Laser induced fluorescence study on the growth of maize plants


The laser induced fluorescence (LIF) spectra from plants give accurate information on the influences of ultraviolet A (UV-A) and ultraviolet B (UV-B) radiation on the growth of maize plants. In this paper, a thorough LIF study has been done on maize plants grown under controlled conditions. The maize (Zea mays) seeds were planted and exposed to UV-A and UV-B radiation from 0 to10 hours. The decrease in the ratios of peaks of LIF confirm a decrease in the height, diameter of stem, number of leaves in the plants exposed to UV-B and UV-A with the increase in the time of exposure.

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Hedimbi, M. , Singh, S. and kent, A. (2012) Laser induced fluorescence study on the growth of maize plants. Natural Science, 4, 395-401. doi: 10.4236/ns.2012.46054.


Stratospheric ozone depletion has caused an increase in the amount of ultraviolet-A (UV-A) and ultraviolet-B (UV-B) radiation reaching the earth’s surface (Gao et al., 2004). It is suggested that the maximal ozone depletion and peak UV-B levels will occur during the next decade, with a return to pre-1980 levels of stratospheric ozone and UV-B by the middle of this century [1,2]. UV-A radiation has a wavelength range of 320 - 440 nm and UV-B has a wavelength range of 280 - 320 nm. Since UV-B has a shorter wavelength than UV-A, it is the most damaging ultraviolet radiation [2]. The most important parameter for global irradiance at the surface of the earth is solar elevation above the horizon. The spectral alteration in the UV-B range is mainly caused by ozone layer through which solar radiation must pass [3]. Since cloudiness is a very decisive factor for global irradiance, it is difficult to define general criteria for its influence; however the small contribution of transmitted UV-B cannot be neglected since the photochemical and damaging effects of plants increase exponentially with increasing wavelength [3].

Remote sensing techniques are widely used these days to study plants. In remote sensing applications, laserinduced fluorescence (LIF) is a powerful technique, which can be used for early remote sensing of stress conditions in plants [4,5]. LIF is an active sensing technique capable of capturing immediate and specific indications of changes in plant physiology and metabolism as they relate to the concentration and photosynthetic activity of the plant pigment. There are several advantages in the use of pulsed UV lasers as excitation sources. For example, the use of this excitation spectral range is recommended by international eye-safe regulation in remote sensing. Another advantage is that the powerful and reliable laser sources are available in the whole spectral range of UV [5]. The continuous fluorescence can be obtained from a high repetition rate pulsed excitation. Furthermore, the fluorescence emission spectra may have range as wide as possible and hence the increasing information contents in the LIF technique [4,5]. UV LIF emission of green plants has become of great interest with respect to application of remote fluorescence light detection and ranging (LIDAR) techniques for screening the state of health of terrestrial vegetation [4,6]. Green leaves excited by UV light emit red fluorescence between 650 and 800 nm (known as chlorophyll fluorescence) and afluorescence emission in the blue-green spectral region [5,6].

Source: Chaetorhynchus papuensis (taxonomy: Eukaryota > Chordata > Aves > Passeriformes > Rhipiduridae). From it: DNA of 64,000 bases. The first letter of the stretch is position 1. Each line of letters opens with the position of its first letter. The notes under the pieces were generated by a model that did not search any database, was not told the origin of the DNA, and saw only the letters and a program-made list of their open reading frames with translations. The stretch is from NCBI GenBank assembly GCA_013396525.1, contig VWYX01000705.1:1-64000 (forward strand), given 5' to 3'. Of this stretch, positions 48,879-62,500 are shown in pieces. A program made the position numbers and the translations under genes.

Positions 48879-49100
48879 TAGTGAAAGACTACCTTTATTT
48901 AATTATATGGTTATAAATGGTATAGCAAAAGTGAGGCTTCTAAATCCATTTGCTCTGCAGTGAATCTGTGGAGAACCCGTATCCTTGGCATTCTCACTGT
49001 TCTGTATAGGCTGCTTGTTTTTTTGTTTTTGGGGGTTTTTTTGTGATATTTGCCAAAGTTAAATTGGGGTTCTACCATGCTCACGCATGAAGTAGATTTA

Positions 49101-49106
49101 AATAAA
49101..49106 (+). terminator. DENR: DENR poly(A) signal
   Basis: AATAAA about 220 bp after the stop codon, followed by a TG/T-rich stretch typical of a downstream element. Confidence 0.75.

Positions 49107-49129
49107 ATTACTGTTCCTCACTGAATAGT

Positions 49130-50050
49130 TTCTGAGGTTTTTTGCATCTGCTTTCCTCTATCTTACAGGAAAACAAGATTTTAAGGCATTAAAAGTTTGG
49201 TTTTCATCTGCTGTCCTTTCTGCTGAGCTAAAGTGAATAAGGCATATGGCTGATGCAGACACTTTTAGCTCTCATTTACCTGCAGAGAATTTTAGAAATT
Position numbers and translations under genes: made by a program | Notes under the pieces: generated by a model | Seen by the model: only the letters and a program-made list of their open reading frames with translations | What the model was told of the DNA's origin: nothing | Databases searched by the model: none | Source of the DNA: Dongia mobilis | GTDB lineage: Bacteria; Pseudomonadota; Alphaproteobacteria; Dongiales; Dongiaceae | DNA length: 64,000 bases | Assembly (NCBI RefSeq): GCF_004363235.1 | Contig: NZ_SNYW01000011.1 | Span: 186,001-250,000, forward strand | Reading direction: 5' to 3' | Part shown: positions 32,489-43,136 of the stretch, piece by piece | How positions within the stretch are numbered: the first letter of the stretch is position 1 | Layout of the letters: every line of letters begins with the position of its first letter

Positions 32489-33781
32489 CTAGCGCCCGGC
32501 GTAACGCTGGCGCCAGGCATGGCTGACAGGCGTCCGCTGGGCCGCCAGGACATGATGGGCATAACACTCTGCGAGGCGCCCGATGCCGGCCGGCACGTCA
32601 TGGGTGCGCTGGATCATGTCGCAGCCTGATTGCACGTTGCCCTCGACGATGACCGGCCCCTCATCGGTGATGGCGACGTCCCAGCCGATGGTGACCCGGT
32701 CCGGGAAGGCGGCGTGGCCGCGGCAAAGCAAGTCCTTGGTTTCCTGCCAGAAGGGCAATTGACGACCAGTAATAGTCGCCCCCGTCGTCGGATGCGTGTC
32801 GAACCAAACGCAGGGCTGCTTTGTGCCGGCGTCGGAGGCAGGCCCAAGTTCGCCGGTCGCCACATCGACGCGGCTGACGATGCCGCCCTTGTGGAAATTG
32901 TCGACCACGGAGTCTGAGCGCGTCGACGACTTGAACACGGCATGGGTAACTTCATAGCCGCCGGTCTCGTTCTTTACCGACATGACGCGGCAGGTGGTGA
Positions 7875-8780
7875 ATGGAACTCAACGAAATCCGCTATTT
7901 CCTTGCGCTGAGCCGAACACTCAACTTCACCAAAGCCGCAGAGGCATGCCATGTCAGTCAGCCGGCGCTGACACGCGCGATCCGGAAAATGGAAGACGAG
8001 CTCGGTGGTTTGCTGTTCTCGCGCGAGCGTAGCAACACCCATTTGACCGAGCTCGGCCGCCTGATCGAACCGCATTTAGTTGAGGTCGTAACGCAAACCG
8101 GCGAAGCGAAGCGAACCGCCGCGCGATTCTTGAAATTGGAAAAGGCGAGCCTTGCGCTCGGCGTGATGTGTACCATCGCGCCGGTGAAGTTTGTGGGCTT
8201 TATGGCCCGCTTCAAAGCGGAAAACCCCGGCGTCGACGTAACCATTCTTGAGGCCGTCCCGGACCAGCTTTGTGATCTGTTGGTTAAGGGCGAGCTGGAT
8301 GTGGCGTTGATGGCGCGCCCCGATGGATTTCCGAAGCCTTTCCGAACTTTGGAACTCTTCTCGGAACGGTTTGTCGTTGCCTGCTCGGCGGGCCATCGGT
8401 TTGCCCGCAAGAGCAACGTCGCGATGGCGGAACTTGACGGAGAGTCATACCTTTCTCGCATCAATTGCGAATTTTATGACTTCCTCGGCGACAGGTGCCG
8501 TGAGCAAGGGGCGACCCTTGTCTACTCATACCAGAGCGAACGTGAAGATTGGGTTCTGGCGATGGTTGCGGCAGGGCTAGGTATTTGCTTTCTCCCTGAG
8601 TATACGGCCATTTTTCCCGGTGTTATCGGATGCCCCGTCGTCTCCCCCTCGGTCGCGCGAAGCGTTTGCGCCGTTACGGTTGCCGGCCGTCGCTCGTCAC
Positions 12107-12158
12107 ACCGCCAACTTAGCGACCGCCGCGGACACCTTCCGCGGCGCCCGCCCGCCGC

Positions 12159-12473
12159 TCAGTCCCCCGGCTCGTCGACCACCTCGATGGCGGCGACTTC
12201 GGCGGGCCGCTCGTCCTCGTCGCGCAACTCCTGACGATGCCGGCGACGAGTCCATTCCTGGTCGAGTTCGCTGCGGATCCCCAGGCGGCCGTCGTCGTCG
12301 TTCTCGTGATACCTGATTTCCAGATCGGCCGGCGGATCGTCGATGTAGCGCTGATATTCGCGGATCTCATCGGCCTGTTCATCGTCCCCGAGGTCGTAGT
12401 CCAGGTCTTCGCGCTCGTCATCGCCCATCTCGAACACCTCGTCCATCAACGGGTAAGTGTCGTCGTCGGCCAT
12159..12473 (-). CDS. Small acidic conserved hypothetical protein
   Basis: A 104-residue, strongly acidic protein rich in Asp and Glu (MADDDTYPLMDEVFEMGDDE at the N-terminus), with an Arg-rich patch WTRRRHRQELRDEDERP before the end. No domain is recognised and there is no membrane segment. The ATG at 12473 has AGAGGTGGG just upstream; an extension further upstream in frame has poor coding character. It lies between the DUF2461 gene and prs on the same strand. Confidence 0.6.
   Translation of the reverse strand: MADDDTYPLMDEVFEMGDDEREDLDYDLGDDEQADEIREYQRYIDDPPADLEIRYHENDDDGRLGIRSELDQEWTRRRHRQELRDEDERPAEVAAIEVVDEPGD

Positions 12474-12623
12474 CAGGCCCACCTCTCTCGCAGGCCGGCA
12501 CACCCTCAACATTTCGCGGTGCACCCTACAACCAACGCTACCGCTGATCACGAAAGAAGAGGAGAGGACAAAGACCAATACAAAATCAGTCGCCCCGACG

Plant damage caused by environmental changes can be studied using LIF technique. Mineuchi et al. [7] used LIF technique to study the effects of UV-B radiation on peanut leaves. They evaluated the vitality decrease of leaves by measuring the change in a specific fluorescence peak ratio. They found that an early detection and evaluation of UV-B stress could be possible by applying the method of remote sensing. Takeuchi et al. [8] investigated leaf samples irradiated by UV-B and found that at two wavelengths, namely 685 and 735 nm, the LIF lifetimes became shorter during UV-B irradiation. They established a relationship between the lifetimes and plant’s activities under UV-B irradiation.

Maize is one of the most important staple foods in the world. Therefore the study of maize seedlings to stimulated UV-A and UV-B light under laboratory conditions is very important for assessment of the responses of maize plants to a stress factor in the fields [9]. The effects of UV-A and UV-B on the growth of maize seedlings have been reported by several researchers [3,9-11]. Several investigators have demonstrated that the effect of UV-B radiation enhancement on plants includes reducetion in grain yield, alteration in species competition, susceptibility to diseases and changes in plant structure and pigmentation [2,9]. The enhanced UV radiation can cause deleterious effects to DNA, the photosynthetic system and other target molecules. Some effects on photosynthesis may also include alteration in light penetration into the leaf, changes in chlorophyll and stomata density, and reduction in leaf area [2,12]. The objective of this study was to evaluate the effects of UV-A and UV-B radiation on the growth of maize seedling using laser induced fluorescence (LIF) technique. This may be used to get an overview of what happens when maize plants are growing in UV regions under field conditions, and help find measures on how to protect crops from increasing UV-A and UV-B radiation [9].